When There’s No Snow, There’s Ice: Silverton Ice Climbing 12.2.11
(Last Updated On: December 7, 2011)
The silver lining during a mediocre early season? The ice is usually as good as it gets during a dry year. Climbing ice is something I really enjoy, but I tend to blow it off for pow turns. The way things are going this season, however, ice might just have to become my activity of choice.
I gave Ethan Passant a call and we decided a trip down to Silverton was in order, which boasts a number of long, beautiful, natural routes. The ice park in Ouray is fun, but I’ll take long moderates like these any day of the week. The ice was in, the avalanche danger from above was minimal due to the lack of snow (not the case anymore), and the temps were perfect. Stairway to Heaven (WI4, 280m) was day one’s objective:
A quick hike got us to the base of the route and Ethan began leading up the first pitch.
This was my first time using modern leashless tools (Ethan has an extra set), and like fat skis or full suspension, they change the game and make things a lot easier. We had the route to ourselves, although there were several other groups in the valley.
Climbing is such a mental game compared to my normal activities like biking and skiing. Especially on the dead vertical 3rd pitch, there were times when doubt crept in and I thought “I can’t do this, this is way above my head”. But then I tried anyway and I made it- that sense of overcoming adversity is sky-high when it comes to climbing. It takes challenging oneself to a level that skiing and biking just can’t match, at least for me. Which isn’t to say that I prefer climbing by any stretch, only that the mental experience is a lot different.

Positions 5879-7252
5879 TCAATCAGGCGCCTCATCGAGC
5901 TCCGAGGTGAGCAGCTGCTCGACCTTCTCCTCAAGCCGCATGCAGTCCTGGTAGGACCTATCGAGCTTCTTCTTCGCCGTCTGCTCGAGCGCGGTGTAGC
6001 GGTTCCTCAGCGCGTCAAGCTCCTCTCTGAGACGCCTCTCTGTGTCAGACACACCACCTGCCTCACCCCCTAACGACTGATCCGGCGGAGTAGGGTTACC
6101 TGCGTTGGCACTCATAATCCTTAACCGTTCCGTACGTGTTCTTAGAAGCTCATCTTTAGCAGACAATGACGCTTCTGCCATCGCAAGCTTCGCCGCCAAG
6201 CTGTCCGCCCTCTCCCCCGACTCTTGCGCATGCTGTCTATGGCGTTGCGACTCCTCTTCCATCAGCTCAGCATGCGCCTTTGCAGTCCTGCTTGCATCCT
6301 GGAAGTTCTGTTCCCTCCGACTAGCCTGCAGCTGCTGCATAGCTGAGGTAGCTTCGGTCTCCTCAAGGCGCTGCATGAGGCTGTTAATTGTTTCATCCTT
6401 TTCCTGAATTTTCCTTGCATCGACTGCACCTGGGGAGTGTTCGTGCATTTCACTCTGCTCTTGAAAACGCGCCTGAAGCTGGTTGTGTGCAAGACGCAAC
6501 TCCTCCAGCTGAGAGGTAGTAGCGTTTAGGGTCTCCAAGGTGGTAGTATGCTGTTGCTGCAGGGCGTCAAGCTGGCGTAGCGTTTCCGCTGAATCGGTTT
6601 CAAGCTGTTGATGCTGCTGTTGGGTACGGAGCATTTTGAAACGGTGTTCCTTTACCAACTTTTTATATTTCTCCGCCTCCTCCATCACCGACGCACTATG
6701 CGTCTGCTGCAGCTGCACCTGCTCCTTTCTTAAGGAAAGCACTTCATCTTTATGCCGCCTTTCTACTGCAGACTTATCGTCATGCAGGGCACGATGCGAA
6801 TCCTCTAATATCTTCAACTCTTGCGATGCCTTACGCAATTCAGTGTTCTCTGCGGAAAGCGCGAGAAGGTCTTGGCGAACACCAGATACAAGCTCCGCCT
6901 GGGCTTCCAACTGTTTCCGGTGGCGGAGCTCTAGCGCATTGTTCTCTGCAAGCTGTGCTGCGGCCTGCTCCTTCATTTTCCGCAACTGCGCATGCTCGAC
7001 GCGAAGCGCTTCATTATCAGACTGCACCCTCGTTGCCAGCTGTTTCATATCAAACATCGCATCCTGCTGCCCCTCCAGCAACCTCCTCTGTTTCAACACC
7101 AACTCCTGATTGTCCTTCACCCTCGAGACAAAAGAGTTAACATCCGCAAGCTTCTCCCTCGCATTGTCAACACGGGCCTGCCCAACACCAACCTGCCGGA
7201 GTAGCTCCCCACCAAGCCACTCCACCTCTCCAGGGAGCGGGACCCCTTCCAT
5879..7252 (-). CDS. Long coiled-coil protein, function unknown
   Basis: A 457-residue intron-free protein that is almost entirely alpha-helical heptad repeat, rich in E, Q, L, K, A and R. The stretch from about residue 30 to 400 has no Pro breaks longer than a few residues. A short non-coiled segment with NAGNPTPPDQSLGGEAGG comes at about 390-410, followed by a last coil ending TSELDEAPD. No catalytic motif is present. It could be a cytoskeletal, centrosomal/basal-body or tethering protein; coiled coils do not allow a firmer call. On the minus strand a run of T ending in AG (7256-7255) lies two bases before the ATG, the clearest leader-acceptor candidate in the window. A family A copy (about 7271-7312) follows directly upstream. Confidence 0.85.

We had to skip the last pitch- after driving from Crested Butte that morning, we simply didn’t have the time to complete the route. We still ended up rapping in the dark:
On day 2, we went to the same area to climb 1st gully (WI3/4, 260m). This climb was quite a bit easier than Stairway, especially for me, having exercised some fear demons the day before. Following on rock usually isn’t very fear-inducing, but on ice even following gets my heart rate up. Nobody wants to fall with sharp points attached to their feet and hands- mom always said not to run with scissors, so falling with ice axes seems like an even worse idea. More photos of Ethan and the route (much of it hidden):
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One thought on “When There’s No Snow, There’s Ice: Silverton Ice Climbing 12.2.11”
As an added tip, don’t go buying cheap ice climbing tools. Remember that these are the only things keeping you from falling. If you can’t afford to buy good gears right now, then save your money until you can. When you’re hundreds of feet above the ground and you’re hanging on ice, you’ll be grateful you got yourself good ice gears.